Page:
I don't think Leavenworth believed that shit half the time himself. I think he just liked yanking our chains. I'm really going to miss him, if I ever get that part of my brain back.

Every now and then you can hear chatter drifting back through the forward hatch; turns out there's at least six other boats deployed, under orders of some Colonel Barclay I've never heard of. And yeah, big surprise, we're all headed up the East River for Upper Manhattan. Except suddenly we aren't. Suddenly we're detached from the main group and diverting to Battery Park. Secret rendezvous, CO tells us. Maybe a rescue mission. I don't know if he's giving it up or making it up.

So everybody's making these wild-ass guesses and Chino even starts a pool for chrissake, right there in the sub, and I'm sitting there and all I can think about is--

You know I was afraid of water, right?

I mean, of course I didn't tell anybody--I worked through it like you're supposed to, even came in third in the open-water trials last year. It's not a problem. But I almost drowned back when I was eight. Kinda stuck with me. You must have known. There were all these tests. You must have sniffed it out during the psych workup.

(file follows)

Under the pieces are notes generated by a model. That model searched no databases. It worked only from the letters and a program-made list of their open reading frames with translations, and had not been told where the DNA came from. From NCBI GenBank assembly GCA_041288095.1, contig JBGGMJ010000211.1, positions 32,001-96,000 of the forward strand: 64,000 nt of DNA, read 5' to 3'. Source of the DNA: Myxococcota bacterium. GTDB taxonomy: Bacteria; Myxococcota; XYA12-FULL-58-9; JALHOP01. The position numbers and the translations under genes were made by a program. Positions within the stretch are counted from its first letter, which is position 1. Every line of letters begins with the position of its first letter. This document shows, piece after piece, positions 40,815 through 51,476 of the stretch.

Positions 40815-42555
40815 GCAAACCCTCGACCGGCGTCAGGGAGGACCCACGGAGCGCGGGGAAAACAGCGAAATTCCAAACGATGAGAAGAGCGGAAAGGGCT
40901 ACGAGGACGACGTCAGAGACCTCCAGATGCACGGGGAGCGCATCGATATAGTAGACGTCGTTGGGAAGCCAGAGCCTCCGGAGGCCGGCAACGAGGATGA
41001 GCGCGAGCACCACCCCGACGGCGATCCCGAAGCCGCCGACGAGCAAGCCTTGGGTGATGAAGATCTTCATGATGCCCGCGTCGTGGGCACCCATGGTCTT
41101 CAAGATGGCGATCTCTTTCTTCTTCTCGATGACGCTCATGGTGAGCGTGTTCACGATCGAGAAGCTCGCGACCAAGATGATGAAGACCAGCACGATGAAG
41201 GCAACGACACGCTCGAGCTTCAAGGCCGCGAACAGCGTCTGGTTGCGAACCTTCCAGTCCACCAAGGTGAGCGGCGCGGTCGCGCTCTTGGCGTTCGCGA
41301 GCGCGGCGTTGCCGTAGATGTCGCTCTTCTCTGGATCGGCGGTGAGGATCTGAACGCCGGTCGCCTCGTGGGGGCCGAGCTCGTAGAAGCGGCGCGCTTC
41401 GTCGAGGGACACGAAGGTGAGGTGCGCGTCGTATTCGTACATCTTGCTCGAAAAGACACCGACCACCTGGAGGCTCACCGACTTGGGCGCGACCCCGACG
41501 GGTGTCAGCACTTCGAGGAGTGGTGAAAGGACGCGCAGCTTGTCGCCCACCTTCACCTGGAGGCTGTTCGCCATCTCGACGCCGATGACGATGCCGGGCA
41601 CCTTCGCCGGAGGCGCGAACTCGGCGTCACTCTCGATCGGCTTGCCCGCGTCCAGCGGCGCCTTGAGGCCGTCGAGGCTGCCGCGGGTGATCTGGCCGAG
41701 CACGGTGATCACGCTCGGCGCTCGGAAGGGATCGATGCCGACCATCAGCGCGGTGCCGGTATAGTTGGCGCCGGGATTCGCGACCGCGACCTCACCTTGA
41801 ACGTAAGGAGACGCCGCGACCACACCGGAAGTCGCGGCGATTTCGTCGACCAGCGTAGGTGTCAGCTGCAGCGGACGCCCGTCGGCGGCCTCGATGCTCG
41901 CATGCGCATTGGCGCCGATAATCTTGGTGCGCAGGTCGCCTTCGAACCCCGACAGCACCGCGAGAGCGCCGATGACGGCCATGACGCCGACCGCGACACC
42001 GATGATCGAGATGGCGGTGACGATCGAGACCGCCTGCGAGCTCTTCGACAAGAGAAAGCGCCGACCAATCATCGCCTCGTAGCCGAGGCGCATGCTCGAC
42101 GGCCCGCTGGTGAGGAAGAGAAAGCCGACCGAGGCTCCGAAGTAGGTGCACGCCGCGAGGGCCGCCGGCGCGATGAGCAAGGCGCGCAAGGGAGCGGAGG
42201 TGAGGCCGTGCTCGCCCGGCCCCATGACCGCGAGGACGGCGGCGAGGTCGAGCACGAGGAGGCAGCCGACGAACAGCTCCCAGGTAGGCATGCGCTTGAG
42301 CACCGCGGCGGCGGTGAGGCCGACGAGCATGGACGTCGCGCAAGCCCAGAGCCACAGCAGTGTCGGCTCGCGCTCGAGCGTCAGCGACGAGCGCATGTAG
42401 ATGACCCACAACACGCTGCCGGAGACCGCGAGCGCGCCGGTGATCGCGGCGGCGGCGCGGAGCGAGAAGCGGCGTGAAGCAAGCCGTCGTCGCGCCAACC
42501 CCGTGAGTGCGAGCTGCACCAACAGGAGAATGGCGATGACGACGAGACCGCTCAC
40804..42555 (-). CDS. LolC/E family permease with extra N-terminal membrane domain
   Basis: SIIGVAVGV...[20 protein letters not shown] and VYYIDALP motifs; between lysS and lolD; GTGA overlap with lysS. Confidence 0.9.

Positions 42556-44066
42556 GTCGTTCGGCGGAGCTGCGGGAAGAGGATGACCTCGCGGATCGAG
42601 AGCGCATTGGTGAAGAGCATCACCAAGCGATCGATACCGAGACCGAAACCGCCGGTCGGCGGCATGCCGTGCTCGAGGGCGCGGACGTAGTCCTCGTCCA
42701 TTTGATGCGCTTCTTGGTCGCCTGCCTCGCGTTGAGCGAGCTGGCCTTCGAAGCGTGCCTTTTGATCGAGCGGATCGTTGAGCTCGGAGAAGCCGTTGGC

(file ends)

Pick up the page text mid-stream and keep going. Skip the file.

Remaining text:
Thought so.

So everybody's jammed in there with their theories and Chino's got his pool going, and it's been eighteen hours now and I've been white- knuckling the bench for at least ten of 'em. Parchman figures I'm hungover but all I can think about is: a measly seven centimeters of biosteel between me and the whole Atlantic Ocean and I don't care how strong they say it is, a bunch of threads squeezed out of some gengineered spider's ass is not gonna keep an ocean out forever.

Probably the last time I was right about anything in this whole shitstorm.

Finally some voice comes over the comm, tells us it's time to saddle up. And that's when we hear a ping-not sonar, not our sonar anyway, just a single, solid beat resonating throughout the hull. Everybody falls silent for just a second, and Behrendt looks around and says, "Anybody hear that?"-

And something kicks us hard in the side.